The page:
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Here are a few preventive and hygiene measures which can help you keep yourself safe during this season. Pixabay

The onset of monsoons brings much relief, but with rain showers comes the risk of infections and ill-health. The risk of being exposed to multiple viruses, bacteria, parasites and other infections is two times higher during the monsoon than in any other season.

The high moisture content in the air and water accumulation enables harmful microorganisms to thrive, leading to a number of health- related ailments. Usually the common monsoon diseases remain undetected until there is a major symptom or a big impact on the health of a person. Early diagnosis and a few preventive and hygiene measures can keep you stay safe during this season.

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Strengthen your immunity

A person with a weak immune system gets infected easily. Have a balanced diet including fruits, vegetables and cereals. Drinking green tea can also help in strengthening your immunity. Monsoon is the perfect time for pathogens to thrive. This time of the year cases of viral fevers, bacterial, and other parasitic infections are rampant. A strong immune system guards our body against harmful infections and bacteria. The best way of strengthening immunity is by increasing intake of foods rich in Vitamin C, leafy vegetables, proteins like sprouts and soya, Dr Suranjit Chatterjee, Senior Consultant, Indraprastha Apollo Hospitals, New Delhi told IANSlife.

Boost your immunity by adding herbs and spices like ginger, turmeric, etc, in your diet. Pixabay

His dietary recommendations: Add foods rich in Vitamin C and fibres to your diet. Due to high humidity during the rainy season, the body takes a longer time for digestion, therefore, it’s best to have smaller meals rather than larger ones. To boost your immunity, include herbs and spices like ginger, garlic, cinnamon, turmeric, holy basil, etc, in your diet. Loaded with essential nutrients and antioxidants, these are useful for your overall health and wellness. Foods rich in minerals and iron like pulses and cereals should be key components of your diet during rainy season. You can have well-cooked sprouts, soya beans, corns, ragi, etc, in generous quantities.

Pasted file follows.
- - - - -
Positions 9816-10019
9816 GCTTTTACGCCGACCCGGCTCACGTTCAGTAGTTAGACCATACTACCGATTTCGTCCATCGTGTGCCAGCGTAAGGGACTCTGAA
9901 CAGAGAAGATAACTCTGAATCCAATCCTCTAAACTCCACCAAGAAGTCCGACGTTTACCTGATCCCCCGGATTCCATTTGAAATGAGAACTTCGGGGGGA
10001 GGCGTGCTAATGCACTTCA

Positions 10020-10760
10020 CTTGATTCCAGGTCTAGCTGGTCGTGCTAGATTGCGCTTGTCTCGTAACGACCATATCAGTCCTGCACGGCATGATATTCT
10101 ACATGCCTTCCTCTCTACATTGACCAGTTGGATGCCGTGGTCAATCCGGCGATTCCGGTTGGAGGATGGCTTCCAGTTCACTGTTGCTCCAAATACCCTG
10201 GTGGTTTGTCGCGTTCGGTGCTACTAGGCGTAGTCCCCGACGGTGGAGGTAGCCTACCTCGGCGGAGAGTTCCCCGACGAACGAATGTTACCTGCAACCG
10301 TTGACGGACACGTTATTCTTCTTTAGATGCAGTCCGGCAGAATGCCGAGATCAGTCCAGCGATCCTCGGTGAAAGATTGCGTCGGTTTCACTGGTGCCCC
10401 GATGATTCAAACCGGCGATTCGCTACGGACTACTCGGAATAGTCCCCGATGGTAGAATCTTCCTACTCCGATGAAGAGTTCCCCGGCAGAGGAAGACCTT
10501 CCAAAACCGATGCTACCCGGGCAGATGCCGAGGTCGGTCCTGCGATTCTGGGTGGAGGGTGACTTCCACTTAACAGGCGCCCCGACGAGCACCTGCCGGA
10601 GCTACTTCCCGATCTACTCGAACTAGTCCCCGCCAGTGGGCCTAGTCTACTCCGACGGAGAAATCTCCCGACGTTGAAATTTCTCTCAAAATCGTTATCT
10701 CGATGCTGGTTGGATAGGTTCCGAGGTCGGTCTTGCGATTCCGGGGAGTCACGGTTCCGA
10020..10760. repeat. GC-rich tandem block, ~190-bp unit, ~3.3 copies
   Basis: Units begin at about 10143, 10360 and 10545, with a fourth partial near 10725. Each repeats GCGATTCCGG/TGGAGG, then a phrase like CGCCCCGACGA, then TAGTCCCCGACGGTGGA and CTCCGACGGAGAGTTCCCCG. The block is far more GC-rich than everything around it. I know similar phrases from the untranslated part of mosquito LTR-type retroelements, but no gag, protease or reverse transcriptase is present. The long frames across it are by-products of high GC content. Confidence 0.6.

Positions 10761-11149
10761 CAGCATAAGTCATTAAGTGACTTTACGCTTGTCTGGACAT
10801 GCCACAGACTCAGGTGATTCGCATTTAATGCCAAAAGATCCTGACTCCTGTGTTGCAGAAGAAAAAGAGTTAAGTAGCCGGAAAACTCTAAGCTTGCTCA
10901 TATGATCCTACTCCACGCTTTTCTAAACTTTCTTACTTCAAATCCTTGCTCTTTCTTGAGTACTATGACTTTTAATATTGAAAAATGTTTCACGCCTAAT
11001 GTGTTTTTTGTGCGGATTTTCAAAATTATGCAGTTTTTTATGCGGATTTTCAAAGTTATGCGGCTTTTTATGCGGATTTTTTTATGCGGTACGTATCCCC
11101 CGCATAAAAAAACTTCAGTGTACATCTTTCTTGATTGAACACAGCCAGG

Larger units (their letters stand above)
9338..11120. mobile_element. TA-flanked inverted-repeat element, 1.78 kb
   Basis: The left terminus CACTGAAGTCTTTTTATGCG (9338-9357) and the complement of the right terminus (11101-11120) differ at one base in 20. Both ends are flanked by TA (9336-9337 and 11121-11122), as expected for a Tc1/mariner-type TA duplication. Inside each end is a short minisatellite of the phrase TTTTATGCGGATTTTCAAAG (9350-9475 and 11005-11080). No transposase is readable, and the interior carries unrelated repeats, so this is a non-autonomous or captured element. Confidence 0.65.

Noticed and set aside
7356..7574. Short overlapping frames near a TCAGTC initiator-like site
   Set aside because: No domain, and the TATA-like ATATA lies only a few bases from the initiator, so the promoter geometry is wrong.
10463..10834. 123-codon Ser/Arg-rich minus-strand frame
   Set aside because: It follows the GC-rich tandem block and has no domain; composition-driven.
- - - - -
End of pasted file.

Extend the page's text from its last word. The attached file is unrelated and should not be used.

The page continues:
Maintain personal hygiene

Take good care of yourself. Keep your skin dry and maintain personal hygiene. Moisture or dampness attracts the growth of infections that in turn weakens the immunity system.

Stay hydrated

During monsoons people feel less thirsty and hence this reduces their intake of water. However, the body needs the optimum intake of water, irrespective of the season. It’s imperative to drink lots of purified water to curtail the risk of stomach-related ailments. You can also swap your morning cup of tea with herbal teas like ginger tea, chamomile tea, etc, which act as good immunity boosters.

Monsoon brings with it ailments like Malaria, Dengue, etc. Pixabay

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Avoid having street food

Fruit and vegetables that are cut and sold on the roadsides should be strictly avoided. The road is usually filled with potholes full of water and mud. These form perfect incubators for various kinds of harmful microorganisms. Food items that are left exposed in the open air at the roadsides are likely become dwelling places for harmful infective organisms.

“Monsoon brings with it common infections like cold, viral infections, Gastritis, and other ailments like Hepatitis, Malaria, Dengue, Leptospirosis, Influenza, Typhoid etc. Since the humidity is high, microbial growth increases and so does the risk of infection. Most of these infections are food and water borne. Since children are carefree when they venture out, they are at greater risk of these food and water borne infections. Also, children and the elderly may have a weaker immune system, and thus their susceptibility to these infections also increases,” adds Minal Shah, Senior Nutrition Therapist, Fortis Hospital, Mulund.

For a healthy monsoon, do not compromise on two essentials – adequate sleep and a regular exercise regimen. (IANS)


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